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168. Telegram From the Department of State to the Embassy in Ireland1

153852. Subject: Irish Request for US Representation to UK. Ref: State 149588.2

1. Irish Ambassador Warnock called August 20 on instructions and delivered to Acting Assistant Secretary Fessenden copies of Lynch/Heath telegraphic exchange of August 19 and Lynch’s statement of August 20 in reply to Heath.3 He then asked about his request of August 13 (reftel).

2. Fessenden replied that we feel deep humanitarian concern over the human suffering in Northern Ireland, that the request of the Irish Government had been considered at high level, but we do not consider that constructive end would be served by any approach we could make to the British.

3. Irish Ambassador replied that he recognized problem but mentioned several times that “even an expression of humanitarian concern would be useful.” Fessenden replied that non-intervention was a cardinal point in American policy, and that although he realized intervention was not being requested, it is still difficult for us to see how any step we might take with British would really help situation.

4. Irish Ambassador ended discussion by stating that he expected he would be coming in often to keep us apprised of NI situation during crisis.4 He also mentioned that Counselor O’Heideain5 would be attending meeting on Northern Ireland situation called by Mayor Daley in Chicago for August 24.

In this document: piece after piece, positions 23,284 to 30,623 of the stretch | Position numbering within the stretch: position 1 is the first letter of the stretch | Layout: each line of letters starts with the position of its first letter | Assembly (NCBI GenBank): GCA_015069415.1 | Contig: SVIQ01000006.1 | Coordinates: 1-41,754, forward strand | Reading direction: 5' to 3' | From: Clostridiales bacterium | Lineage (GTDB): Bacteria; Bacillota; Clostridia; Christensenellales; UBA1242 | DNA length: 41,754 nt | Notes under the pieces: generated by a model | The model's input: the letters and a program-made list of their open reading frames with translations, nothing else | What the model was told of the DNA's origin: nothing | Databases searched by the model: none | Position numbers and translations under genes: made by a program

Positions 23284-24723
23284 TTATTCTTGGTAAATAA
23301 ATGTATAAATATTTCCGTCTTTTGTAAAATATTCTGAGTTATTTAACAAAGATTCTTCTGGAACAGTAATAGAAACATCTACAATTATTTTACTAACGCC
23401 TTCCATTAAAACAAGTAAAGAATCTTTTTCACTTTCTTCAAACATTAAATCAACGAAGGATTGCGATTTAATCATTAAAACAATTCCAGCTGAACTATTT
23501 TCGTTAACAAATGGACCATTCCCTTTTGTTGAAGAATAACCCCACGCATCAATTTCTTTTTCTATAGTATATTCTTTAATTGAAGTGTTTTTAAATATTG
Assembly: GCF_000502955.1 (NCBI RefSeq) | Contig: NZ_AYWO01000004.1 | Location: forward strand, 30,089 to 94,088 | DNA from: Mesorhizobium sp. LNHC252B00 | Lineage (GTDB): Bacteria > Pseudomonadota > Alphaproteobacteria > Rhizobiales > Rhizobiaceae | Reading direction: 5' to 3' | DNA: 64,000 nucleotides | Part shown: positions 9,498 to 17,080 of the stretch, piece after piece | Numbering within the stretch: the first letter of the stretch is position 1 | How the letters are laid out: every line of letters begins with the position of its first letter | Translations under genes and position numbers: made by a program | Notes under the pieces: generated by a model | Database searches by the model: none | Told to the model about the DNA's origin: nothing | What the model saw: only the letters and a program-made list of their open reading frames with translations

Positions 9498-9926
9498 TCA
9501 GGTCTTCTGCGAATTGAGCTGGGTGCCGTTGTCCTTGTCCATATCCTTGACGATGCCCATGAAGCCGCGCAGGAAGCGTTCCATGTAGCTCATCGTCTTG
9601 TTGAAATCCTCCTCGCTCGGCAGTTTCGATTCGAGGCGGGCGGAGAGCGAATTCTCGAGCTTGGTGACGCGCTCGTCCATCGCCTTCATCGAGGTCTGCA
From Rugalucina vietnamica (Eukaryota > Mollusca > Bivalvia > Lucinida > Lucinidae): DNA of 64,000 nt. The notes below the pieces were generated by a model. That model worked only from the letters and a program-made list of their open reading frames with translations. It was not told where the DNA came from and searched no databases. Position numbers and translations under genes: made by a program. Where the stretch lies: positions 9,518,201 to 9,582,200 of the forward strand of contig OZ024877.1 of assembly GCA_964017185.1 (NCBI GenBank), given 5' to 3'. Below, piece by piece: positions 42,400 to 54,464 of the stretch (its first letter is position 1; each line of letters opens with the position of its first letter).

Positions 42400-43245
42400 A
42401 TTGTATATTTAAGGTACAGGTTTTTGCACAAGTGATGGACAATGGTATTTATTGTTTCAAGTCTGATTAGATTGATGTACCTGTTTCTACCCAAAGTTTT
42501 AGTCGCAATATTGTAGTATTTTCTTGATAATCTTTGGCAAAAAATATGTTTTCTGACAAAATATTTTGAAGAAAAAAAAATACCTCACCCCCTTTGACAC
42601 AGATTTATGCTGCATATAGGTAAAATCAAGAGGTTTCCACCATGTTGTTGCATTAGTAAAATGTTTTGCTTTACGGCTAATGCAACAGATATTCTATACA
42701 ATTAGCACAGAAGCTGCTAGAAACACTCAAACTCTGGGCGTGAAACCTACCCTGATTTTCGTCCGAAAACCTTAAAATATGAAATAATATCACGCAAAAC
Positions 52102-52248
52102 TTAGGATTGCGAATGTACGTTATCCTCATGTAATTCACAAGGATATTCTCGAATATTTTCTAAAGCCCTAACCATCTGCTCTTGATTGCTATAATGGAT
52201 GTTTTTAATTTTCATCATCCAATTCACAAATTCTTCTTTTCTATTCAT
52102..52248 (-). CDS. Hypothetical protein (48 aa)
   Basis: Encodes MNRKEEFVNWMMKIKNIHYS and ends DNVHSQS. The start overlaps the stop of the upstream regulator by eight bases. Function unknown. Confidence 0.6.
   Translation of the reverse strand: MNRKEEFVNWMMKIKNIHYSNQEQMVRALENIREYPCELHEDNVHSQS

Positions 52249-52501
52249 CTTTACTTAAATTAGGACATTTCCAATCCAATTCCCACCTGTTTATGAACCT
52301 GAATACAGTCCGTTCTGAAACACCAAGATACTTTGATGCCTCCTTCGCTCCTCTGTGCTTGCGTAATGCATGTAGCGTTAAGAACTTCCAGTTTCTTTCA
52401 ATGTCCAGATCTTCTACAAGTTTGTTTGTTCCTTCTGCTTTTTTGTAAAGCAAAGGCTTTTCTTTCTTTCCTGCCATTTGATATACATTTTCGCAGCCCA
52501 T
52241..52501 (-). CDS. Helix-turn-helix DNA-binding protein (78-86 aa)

Johnson
  1. Source: National Archives, RG 59, Central Files 1970–73, POL 23–9 UK. Limited Official Use; Priority. Drafted by Robert DuBose (EUR/BMI), cleared by Scott George (EUR/BMI), and approved by Fessenden. Repeated to London and Belfast.
  2. Dated August 13. It summarized Lynch’s August 12 statement on Northern Ireland. (Ibid.) Lynch called for the restructuring of the Northern Irish Government and spoke against the use of violence as a means to effect political change.
  3. On August 16, Heath had stated that he would not recall Parliament to discuss the situation in Northern Ireland. On August 19, Lynch telegraphed Heath, informing him that he would support acts of passive resistance by Catholics unless Britain abandoned the use of “military solutions” to solve the Northern Ireland problem. Heath’s reply characterized Lynch’s message as “unacceptable in its attempt to intervene in the affairs of the United Kingdom.” (“Heath Rejects Wilson Move,” New York Times, August 17, 1971, p. 7; Anthony Lewis, “Wilson Asks Commons Debate on Ulster,” New York Times, August 21, 1971, p. 3)
  4. See Document 346.
  5. Sean O’Heideain.